August 28th 1918

In addition to the Military Crosses won recently by Jim MacLean, Pat Campbell and Philip Frere, we must record the honours gained over recent months by eight other Old Dragons.

Bar to DSO

Lt.-Col. JGP Romanes (Royal Scots): “For conspicuous gallantry and devotion to duty. He commanded his battalion with great skill and courage in a night attack. Under his leadership the battalion captured all its objectives without check, inflicted heavy casualties on the enemy, captured over 50 prisoners, and consolidated all the ground won under intense shell fire.” (London Gazette 26/8/18).

DSO

Capt. EH Evans (Royal Welch Fusiliers): “For conspicuous gallantry and devotion to duty during an attack. He showed great skill in consolidating and organising against counter-attack. He moved about the firing line continuously encouraging the men and organising the defences.” (London Gazette 18/8/18).

Maj. EHW Williams (Hussars): “For conspicuous gallantry and devotion to duty. He led a mounted charge along a hostile line, after the infantry line had broken back, taking the line in flank, and in the face of the heaviest machine-gun fire, he carried out the manoeuvre successfully, sabring nearly 100 of the enemy, and taking 100 prisoners, although his own troop was only 150. His fine action rallied the infantry, who advanced and recovered over 3,000 yards in depth of the whole line.” (London Gazette 26/7/18).

2nd Bar to MC

Capt. CM Hughes Games (Gloucs). “For conspicuous gallantry and devotion to duty. Whilst in command of the support company of the battalion he displayed wonderful energy and determination in checking the enemy advance, which had broken into our front line. He formed a block and organised its defence with machine-guns until badly wounded by a sniper. His example of courageous coolness was responsible for holding the hostile advance, and gave his battalion time to reorganise and take up a new defensive position.” (London Gazette 18/7/18).

MC

Capt. GC Drinkwater (RFA). (London Gazette 16/1/18).

Capt. RJK Mott (Special List). (London Gazette 3/6/18).

Lieut. DEI Innes (RE). (London Gazette 3/6/18).

Capt. CP Warren (Rifle Brigade). (London Gazette 3/6/18).

August 10th 1916

Paddy Burton‘s father, who writes under the pseudonym of ‘Touchstone’ for the Daily Mail, has sent us this poem for the forthcoming edition of the ‘Draconian,’ to be printed alongside the notice of his son’s death.

How well it captures the pain all parents must feel when receiving such heart-breaking news as the death of a beloved son.

Burton P (2b)

Deeply regret to inform you that Capt HPC Burton 1st Bedford Reg’t was killed in action July 27. The Army Council expresses their sympathy.

A SCRAP OF PAPER
A scrap of paper! “Killed in action,” so
Die all the dreams of happier days to be!
And yet, thank God, you were the first to go
When England called for Men to keep her free.
Thank God for that pure, manly heart and true
That kept your face for ever towards the light
That lit the only path you ever knew
And made you victor still in death’s despite.

Not all our sighs, not all our selfish tears,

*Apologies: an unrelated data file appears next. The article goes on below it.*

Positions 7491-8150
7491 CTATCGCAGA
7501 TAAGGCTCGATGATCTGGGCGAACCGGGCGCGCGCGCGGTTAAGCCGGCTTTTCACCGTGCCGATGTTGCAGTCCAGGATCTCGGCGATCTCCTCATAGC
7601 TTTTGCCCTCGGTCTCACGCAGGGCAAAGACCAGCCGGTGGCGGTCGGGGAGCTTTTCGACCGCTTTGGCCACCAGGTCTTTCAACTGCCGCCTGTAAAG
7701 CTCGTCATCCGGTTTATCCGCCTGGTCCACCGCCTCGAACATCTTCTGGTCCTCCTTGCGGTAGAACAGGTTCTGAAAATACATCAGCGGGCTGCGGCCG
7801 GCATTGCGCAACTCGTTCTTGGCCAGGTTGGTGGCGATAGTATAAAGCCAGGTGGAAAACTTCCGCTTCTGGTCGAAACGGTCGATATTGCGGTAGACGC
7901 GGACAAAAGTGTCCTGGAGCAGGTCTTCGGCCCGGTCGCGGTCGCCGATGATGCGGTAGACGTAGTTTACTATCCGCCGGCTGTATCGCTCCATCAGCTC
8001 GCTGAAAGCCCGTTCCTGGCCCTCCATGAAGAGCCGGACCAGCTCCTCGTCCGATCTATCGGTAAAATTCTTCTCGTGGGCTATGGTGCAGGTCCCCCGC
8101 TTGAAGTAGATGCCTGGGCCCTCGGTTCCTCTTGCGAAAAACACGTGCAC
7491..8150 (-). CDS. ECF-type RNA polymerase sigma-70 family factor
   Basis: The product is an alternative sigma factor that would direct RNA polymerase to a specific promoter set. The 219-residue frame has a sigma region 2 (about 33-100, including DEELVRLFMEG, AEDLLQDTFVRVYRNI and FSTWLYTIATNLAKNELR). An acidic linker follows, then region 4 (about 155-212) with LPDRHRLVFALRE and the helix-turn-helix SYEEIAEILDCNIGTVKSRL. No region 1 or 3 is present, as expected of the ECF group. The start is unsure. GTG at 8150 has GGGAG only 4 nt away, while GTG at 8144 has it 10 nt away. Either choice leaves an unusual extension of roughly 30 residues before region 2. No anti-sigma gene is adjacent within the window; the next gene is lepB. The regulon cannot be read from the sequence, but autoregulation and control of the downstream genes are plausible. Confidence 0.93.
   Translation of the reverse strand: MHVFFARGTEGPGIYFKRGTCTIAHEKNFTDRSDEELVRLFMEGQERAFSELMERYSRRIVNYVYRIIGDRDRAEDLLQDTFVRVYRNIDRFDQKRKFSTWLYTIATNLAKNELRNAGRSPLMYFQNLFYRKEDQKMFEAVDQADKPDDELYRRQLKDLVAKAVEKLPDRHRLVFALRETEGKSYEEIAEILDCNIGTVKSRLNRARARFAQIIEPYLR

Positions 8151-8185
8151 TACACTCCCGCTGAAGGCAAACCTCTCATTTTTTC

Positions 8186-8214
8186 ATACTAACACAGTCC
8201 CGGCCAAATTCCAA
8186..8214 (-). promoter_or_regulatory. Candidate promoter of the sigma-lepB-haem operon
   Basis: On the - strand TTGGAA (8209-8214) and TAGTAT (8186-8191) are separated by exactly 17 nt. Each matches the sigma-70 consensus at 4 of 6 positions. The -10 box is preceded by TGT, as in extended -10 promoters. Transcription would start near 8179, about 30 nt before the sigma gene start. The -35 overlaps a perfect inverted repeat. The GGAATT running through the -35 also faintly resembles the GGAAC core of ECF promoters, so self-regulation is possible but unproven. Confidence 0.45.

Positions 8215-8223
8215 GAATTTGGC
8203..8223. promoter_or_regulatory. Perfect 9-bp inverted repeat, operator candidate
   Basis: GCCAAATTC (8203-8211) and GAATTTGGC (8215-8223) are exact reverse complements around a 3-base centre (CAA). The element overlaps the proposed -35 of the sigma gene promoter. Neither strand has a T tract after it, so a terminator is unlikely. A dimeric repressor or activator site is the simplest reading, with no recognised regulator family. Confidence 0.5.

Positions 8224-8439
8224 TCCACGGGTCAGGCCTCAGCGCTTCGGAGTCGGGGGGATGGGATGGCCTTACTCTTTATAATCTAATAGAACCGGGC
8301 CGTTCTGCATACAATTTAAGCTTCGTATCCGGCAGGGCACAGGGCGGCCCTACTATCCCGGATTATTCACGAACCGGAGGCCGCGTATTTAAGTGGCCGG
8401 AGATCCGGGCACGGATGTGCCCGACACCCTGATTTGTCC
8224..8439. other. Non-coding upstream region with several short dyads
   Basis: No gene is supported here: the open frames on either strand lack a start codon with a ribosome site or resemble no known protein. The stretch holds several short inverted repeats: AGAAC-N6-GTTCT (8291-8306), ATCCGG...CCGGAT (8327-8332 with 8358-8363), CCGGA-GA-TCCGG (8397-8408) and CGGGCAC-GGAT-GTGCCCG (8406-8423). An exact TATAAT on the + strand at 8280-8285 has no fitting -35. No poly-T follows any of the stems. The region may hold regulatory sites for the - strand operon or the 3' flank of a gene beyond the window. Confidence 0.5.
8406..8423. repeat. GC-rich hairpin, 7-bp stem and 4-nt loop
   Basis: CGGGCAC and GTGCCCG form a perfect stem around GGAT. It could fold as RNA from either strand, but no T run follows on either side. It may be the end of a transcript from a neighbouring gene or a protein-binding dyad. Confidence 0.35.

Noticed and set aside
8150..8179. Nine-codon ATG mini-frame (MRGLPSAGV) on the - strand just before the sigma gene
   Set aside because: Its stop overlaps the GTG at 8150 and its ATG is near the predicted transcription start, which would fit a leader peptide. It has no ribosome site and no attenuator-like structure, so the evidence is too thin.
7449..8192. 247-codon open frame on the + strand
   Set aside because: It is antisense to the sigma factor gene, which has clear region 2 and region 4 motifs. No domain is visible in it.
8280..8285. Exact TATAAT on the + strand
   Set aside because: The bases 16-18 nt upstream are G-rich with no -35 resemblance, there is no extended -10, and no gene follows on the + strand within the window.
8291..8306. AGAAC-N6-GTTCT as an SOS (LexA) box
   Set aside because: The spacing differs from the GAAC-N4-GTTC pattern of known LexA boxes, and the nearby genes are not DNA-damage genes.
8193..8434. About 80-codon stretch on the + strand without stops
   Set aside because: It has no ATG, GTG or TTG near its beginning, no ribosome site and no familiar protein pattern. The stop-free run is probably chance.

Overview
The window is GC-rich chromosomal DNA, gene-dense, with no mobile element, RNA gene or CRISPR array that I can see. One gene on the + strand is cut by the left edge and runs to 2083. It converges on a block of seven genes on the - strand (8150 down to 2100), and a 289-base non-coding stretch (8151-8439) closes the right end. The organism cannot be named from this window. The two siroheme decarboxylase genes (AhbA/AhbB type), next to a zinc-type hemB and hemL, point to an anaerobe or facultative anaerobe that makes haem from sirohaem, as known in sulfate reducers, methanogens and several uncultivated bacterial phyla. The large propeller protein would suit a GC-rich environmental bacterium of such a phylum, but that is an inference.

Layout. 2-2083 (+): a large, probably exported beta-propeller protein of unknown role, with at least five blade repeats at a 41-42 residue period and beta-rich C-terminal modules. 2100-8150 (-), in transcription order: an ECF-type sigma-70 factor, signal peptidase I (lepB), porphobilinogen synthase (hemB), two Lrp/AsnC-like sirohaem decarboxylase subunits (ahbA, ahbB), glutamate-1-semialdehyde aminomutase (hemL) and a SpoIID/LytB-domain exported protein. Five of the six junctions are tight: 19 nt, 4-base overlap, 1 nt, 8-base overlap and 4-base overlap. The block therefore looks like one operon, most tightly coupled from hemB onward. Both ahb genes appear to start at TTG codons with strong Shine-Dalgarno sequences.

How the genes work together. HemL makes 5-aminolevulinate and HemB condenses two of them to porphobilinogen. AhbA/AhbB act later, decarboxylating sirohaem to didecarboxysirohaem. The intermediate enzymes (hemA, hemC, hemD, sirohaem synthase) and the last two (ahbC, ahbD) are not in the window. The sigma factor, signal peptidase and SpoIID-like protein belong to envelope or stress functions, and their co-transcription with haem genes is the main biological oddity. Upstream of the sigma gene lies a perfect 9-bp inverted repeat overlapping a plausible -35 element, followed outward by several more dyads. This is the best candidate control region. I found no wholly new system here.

Can call you back, but you whose clear young eyes
Looked on the promise of the coming years,
You never grudged the final sacrifice.
Is it not written that your latest breath
Bade him who brought you succour not to stay
But to pass onward through that land of death,
To lead your well-loved soldiers in the fray?

A scrap of paper? Nay, a sacred scroll,
A great and glorious treaty, signed and sealed
In your heart’s blood, wherein our England’s soul
For those who shall come after, stands revealed.
So thank we God who in his mercy gave
His own dear son to death upon the tree,
For all who follow him who died to save
And win the deathless crown of victory!
                                       Touchstone

August 5th 1916

 

Paddy Burton

Captain Paddy Burton (4th Bedfordshires)

Alongside the notification of the death of Robert Gibson, The Times yesterday also listed the death of Paddy Burton.

On July 27th, Paddy led an attack on Longueval by the 1st Bedfordshires (to whom he had been attached since May 1915). This was a success, but there were isolated pockets of resistance. He and another officer discussed how they could dislodge the Germans from a house, where a machine-gun was sweeping over the British position. Paddy decided on an attack with hand grenades, during which he fell wounded in the leg.

Company Sgt Major Afford went to his assistance, dressing his wound before attempting to carry him to a place of safety. During this, Paddy received a second wound, which proved to be fatal, a bullet having come through the lip of the shell hole, penetrated the lower part of his head.

Afford reported that Paddy “…remained conscious for a few hours, during which time I stayed with him and comforted him. His last words were to me, requesting me to carry on with the task he had so nobly set out to do…

At day-break I supervised his body being laid to rest close by the spot where he met his end.”

The day before he was killed, Paddy Burton reconnoitred the approaches to the village of Longueval together with another officer, who recalled:

“It was a very trying job, as our guide lost himself and we sent him back. We were under incessant shell-fire and we knew that a great part of the ground was exposed to snipers, and we had to find out absolutely everything for ourselves. I don’t think I could have done it without Paddy … He must have been at least as tired and depressed as I was, but he wouldn’t allow it to show.”

Paddy was one of those boys who make life ceaselessly interesting to a schoolmaster. It may be said that he was a strange compound of liberal and conservative, but what characterized him most was his independence of judgement and his pluck.

He was to have been married during his next leave.